September 15, 2013
Solstice by P.J. Hoover
My rating: 4 of 5 stars
This is a rather improbable combination of science fiction and Greek mythology that (mostly) works.
The science fiction part is a harrowing extrapolation of current trends re: climate change--rising sea levels (at one point the protagonist, Piper, says most of Florida and parts of Louisiana are under water), tsumanis, extinction of vegetation and animal life, and extreme heat waves (here called heat bubbles). The book opens with a suspenseful, well-written scene describing the temperature reaching a danger point of over 121 degrees, and the population of Austin, Texas, including Piper and her school friends having to take shelter while a so-called "heat disperser" missile is fired. This does work, and the entire first chapter is an unsettling introduction to Piper's world.
Then we start reading about Piper's clingy, suffocating mother, and her determination to keep her daughter chained to her side even as Piper turns eighteen. Piper meets and is instantly attracted to two new boys in town, Shayne and Reese. One wonders what one plot thread has to do with the other, but don't worry--all will eventually be revealed.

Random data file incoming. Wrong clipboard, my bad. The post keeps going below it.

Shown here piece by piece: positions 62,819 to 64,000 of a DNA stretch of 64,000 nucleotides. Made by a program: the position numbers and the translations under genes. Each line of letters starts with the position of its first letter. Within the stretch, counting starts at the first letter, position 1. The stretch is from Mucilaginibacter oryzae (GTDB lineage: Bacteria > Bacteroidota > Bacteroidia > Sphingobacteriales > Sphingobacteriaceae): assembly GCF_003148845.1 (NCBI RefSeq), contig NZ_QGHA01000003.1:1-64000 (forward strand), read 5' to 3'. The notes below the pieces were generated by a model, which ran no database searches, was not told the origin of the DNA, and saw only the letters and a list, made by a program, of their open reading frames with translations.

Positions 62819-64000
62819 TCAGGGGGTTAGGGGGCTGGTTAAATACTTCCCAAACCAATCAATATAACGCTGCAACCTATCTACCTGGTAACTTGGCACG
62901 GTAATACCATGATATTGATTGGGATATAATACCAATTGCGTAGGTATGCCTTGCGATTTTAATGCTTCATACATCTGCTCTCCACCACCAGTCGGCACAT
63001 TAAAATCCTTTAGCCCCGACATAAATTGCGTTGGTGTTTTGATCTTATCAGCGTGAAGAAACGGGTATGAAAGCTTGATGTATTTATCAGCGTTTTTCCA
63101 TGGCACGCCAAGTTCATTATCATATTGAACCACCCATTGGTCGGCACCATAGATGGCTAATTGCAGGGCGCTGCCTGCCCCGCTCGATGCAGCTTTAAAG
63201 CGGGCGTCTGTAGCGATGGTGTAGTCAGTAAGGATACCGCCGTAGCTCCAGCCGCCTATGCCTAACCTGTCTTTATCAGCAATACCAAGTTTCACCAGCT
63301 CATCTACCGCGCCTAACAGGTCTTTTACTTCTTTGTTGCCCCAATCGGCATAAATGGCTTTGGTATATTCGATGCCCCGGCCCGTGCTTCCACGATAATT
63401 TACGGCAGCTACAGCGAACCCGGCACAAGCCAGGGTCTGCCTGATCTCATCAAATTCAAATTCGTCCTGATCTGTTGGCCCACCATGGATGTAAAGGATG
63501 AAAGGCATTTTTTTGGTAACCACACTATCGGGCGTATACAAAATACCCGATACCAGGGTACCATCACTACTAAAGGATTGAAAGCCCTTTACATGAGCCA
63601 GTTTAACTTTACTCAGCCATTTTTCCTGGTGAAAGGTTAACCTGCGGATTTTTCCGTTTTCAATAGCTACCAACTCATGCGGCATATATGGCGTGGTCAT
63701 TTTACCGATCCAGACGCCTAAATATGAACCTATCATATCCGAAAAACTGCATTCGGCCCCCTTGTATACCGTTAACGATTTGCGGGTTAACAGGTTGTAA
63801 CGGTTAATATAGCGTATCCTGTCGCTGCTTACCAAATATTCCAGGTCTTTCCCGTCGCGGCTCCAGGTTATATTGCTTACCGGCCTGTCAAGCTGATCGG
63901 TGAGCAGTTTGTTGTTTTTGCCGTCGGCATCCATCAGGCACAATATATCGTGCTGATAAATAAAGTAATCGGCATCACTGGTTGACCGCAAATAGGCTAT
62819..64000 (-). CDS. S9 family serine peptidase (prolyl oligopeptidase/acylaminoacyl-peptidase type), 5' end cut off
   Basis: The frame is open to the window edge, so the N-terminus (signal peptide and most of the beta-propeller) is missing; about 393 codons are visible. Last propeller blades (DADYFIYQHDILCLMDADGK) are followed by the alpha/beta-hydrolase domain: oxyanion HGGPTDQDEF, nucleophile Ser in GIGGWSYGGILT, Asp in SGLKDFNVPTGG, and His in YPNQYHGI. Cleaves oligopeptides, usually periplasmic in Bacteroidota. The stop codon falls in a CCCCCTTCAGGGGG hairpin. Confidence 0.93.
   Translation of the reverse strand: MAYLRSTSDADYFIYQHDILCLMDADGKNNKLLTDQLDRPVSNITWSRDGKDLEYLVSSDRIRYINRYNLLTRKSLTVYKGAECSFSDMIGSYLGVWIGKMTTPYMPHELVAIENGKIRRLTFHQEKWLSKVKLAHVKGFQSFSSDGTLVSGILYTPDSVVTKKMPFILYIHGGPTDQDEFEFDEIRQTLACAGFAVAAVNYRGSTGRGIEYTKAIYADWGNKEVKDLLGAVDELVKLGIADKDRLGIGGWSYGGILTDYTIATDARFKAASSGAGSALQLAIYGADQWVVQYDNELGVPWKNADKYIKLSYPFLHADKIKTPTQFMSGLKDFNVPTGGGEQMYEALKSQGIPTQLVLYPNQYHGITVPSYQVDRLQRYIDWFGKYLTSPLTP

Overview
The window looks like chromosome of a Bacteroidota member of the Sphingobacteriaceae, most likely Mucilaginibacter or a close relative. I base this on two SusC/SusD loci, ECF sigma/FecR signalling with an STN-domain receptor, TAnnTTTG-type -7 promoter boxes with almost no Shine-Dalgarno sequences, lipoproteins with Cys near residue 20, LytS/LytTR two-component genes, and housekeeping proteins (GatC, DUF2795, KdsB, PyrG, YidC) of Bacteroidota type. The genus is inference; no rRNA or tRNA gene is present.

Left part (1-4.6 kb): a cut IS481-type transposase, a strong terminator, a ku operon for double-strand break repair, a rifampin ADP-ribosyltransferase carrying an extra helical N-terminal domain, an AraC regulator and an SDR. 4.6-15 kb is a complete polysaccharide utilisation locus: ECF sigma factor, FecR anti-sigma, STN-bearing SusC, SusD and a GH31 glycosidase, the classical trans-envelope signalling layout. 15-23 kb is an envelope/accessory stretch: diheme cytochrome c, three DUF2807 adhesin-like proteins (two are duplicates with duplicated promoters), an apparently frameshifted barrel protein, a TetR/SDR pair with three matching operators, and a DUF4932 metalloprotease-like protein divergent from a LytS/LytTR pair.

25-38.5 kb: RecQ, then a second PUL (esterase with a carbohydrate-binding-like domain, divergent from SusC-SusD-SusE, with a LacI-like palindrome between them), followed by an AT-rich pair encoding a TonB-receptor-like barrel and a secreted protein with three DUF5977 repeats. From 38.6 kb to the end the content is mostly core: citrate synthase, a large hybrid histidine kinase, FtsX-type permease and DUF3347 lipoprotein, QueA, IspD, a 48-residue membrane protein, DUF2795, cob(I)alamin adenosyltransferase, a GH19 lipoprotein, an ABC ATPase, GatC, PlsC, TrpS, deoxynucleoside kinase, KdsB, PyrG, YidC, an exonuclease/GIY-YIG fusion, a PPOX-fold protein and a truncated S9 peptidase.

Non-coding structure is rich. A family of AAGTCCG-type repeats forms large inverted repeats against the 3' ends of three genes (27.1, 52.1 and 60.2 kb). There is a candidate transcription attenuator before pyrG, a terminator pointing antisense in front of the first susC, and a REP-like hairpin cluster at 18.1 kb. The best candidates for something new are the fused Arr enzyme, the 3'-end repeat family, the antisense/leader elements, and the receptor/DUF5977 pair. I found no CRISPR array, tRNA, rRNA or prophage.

Some books require a rather heavier suspension of disbelief than others. This book walked one of the highest, thinnest tightropes I have read in a long time, and it's a credit to the author's skill that she pulls it off. We find out that the Greek pantheon of gods really exists; that Shayne is Hades, King of the Underworld, and Reese is Ares, God of war--and Piper is really Persephone, Hades' wife, stolen away from the Underworld by her mother Demeter in a last-ditch, illegal attempt to bring her daughter back under her control.
(Unfortunately, this was more than a little telegraphed. Piper Snow/Persephone? Come on, P.J. I figured it out as soon as I heard Piper's last name.)
Oh, yeah--Piper's becoming human, and her mother not fulfilling her godly duties, is the reason for the Global Heating Crisis.
Talk about weighing your protagonist down with burdens. Piper has guilt over her mother, guilt over her husband, guilt over being attracted to Reese/Ares (who turns out to be a thoroughly nasty, manipulative little prick, and also an attempted rapist; I cheered Piper's blasting him with Underworld fire, even though I knew it wouldn't be fatal), and guilt over her best friend Chloe, who she saves from the Fates only to see kill herself later. This is all pretty unresolved by the end of the book; I'm assuming a sequel (if there is one) will address these problems.
I'll definitely read it. This book is unique--I haven't run across a young-adult novel quite like it--and I'm looking forward to Piper's further adventures.
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